Aerial photograph of Usakos (2018)
|Time zone||UTC+1 (South African Standard Time)|
Usakos (Damara: grab the heel, Otjiherero name: Okanduu) is a town on the banks of river Khan, 140 kilometres north-east of Swakopmund in the Erongo Region of Namibia. It is located on the B2 (Trans-Kalahari Highway), the main road between the Walvis Bay and Johannesburg. The town has 3,000 inhabitants and owns 58 square kilometres (22 sq mi) of land.
Surrounded by mountains, Usakos is quite picturesque. Certain spots around the town show the longest uninterrupted horizon in the world. It is the closest town to the Spitzkoppe, often referred to as the "Matterhorn of Namibia".
The settlement was founded in the early 1900s as a workshop and watering station for locomotives. Herero chief Samuel Maharero sold the land to Europeans who resold it in 1903 to the Otavi Minen- und Eisenbahngesellschaft (Otavi Mining and Railway Company) (OMEG) which operated an industrial railway line from Swakopmund to Tsumeb. OMEG established a railway station and a repair shop which was used until the 1960s. When mining operations slowed down, Usakos' importance faded quickly. Today it is just a drive-through from the Namibian inland to the coast.
Historic buildings and structures in Usakos are the Roman Catholic church (erected 1905), the now dilapidated railway station building, and the old hotel.
Development and infrastructure
Usakos is riddled with poverty and alcohol abuse, the current[update] unemployment rate is around 60%. Unlike other Namibian towns, it has not seen substantial development since independence in 1990.
In the 2010 local authority election, a total of 1,029 votes were cast in the city. SWAPO won with approximately 47% of the vote. Of the three other parties seeking votes in the election, United Democratic Front (UDF) received approximately 31% of the vote, followed by RDP (17%) and COD (4%). SWAPO also won the 2015 local authority elections, gaining four seats (513 votes). Two seats went to the UDF (295 votes), and the remaining one to the Democratic Turnhalle Alliance (DTA, 76 votes).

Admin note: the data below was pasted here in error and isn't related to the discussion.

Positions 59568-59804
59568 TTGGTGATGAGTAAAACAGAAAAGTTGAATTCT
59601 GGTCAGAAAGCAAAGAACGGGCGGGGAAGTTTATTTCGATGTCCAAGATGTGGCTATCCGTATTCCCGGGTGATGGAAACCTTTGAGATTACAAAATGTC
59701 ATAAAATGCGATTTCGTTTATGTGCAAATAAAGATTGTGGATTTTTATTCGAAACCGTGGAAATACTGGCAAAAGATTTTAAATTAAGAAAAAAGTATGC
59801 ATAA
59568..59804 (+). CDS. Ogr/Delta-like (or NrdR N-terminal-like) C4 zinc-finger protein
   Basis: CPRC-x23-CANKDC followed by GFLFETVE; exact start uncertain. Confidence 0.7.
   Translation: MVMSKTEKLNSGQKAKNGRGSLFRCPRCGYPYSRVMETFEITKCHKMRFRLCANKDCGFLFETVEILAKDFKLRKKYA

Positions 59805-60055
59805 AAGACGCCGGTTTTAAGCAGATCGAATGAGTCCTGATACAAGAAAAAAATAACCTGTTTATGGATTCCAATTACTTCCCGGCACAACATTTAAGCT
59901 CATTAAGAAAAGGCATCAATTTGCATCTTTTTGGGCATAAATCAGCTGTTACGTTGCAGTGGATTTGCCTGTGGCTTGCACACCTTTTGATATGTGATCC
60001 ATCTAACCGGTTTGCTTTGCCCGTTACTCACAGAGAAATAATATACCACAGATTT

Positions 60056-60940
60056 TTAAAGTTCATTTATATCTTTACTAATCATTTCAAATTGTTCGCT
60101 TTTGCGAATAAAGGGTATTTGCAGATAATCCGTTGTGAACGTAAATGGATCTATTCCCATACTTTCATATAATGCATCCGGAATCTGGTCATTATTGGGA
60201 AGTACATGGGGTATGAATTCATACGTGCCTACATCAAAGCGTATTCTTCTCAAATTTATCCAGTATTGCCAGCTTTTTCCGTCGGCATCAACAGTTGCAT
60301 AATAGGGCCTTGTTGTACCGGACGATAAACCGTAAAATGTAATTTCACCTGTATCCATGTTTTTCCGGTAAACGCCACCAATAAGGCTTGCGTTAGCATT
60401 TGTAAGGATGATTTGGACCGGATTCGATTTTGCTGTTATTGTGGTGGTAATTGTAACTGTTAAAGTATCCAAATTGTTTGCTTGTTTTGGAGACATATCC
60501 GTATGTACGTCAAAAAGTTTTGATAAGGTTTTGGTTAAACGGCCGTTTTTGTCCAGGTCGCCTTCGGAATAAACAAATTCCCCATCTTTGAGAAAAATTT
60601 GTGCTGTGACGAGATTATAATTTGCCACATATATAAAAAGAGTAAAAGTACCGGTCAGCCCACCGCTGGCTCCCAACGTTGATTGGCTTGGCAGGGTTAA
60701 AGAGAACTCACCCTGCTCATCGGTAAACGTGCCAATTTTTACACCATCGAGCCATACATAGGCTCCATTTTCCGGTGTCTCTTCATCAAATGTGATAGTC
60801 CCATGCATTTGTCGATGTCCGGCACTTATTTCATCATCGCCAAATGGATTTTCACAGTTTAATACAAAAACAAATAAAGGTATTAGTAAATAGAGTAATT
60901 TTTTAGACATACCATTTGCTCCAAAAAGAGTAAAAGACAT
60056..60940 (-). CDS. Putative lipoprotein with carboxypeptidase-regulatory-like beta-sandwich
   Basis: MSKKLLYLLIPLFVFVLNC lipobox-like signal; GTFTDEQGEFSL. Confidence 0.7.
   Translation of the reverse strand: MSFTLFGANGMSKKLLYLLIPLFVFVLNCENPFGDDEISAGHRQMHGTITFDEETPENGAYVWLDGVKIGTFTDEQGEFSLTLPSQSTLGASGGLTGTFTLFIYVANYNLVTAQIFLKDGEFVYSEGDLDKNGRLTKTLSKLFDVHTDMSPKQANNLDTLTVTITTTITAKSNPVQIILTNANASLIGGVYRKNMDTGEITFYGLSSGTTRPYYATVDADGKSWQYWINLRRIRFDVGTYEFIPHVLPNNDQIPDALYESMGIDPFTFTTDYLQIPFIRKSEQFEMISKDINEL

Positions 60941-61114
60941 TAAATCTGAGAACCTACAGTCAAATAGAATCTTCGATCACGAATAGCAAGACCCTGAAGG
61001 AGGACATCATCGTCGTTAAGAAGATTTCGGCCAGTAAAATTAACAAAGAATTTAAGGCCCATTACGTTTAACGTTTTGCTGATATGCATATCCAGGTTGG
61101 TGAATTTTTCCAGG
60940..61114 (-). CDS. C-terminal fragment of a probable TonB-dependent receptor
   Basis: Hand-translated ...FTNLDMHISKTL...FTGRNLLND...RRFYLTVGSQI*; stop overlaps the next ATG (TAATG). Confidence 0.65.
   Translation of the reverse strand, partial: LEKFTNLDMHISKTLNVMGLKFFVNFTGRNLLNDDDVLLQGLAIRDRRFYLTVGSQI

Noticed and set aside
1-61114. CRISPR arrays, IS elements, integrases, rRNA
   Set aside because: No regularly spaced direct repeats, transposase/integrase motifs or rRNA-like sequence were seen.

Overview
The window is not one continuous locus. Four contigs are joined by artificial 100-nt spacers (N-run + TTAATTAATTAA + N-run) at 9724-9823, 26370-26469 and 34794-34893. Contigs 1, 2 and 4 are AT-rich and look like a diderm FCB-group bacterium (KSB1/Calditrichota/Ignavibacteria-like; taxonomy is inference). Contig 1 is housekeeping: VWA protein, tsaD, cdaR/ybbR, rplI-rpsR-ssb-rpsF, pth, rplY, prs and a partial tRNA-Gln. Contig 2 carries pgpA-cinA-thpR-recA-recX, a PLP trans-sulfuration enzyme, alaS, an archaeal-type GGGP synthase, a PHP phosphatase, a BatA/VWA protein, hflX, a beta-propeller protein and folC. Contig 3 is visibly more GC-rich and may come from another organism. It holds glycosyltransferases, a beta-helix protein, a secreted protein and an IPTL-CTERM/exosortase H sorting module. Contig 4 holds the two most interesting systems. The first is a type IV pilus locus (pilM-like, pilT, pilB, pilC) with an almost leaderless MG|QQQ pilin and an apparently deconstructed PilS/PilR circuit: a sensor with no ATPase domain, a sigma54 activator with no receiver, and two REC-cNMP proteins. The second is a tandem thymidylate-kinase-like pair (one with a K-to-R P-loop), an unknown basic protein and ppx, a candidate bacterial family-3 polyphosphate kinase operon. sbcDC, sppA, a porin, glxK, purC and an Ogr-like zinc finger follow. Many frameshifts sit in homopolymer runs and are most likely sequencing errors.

In the 2020 local authority election SWAPO won again over each individual opposition party but lost the majority of seats in the town council. SWAPO obtained 398 votes and gained three seats. Two seats went to the UDF which gained 260 votes, and one seat each went to the Independent Patriots for Change (IPC, newly formed in August 2020) with 163 votes and the Popular Democratic Movement (PDM, the new name of the DTA since 2017) with 78 votes.
Usakos is the hometown of the following prominent politicians:
- Michael Goreseb, member of the National Assembly of Namibia
- Theo-Ben Gurirab Speaker of the National Assembly
- Tsudao Gurirab, Member of Parliament from 1999 to 2009
- Alpheus ǃNaruseb, Minister of Land and Resettlement
|Wikimedia Commons has media related to Usakos.|
- "Table 4.2.2 Urban population by Census years (2001 and 2011)" (PDF). Namibia 2011 - Population and Housing Census Main Report. Namibia Statistics Agency. p. 39. Retrieved 24 August 2016.
- Henckert, Wolfgang (17 September 2009). "Usakos". Henckert Tourist Centre. Archived from the original on 11 July 2011. Retrieved 22 November 2010.
- Menges, Werner (12 May 2005). "Windhoek?! Rather make that Otjomuise". The Namibian.
- "ELECTIONS 2010: Erongo regional profile". New Era. 16 November 2010.
- von Schmettau, Konny (28 February 2013). "Usakos-Kurze Blüte, schneller Fall" [Usakos-Short Rise, Fast Fall]. Allgemeine Zeitung (in German). Tourismus Namibia monthly supplement. p. 9.
- Ihuhua, Corry (12 September 2012). "Unemployment rips Usakos apart". Namibian Sun.
- Hartman, Adam (27 August 2010). "Town regrading a 'sad move'". The Namibian. Archived from the original on 11 December 2012. Retrieved 27 August 2010.
- "Know Your Local Authority". Election Watch (3). Institute for Public Policy Research. 2015. p. 4.
- Local Authority Election Results for Usakos
- "Local elections results". Electoral Commission of Namibia. 28 November 2015. p. 1. Archived from the original on 10 December 2015. Retrieved 8 December 2015.
- "2020 Local Authority Elections Results and Allocation of Seats" (PDF). Electoral Commission of Namibia. 29 November 2020. p. 5. Retrieved 5 December 2020.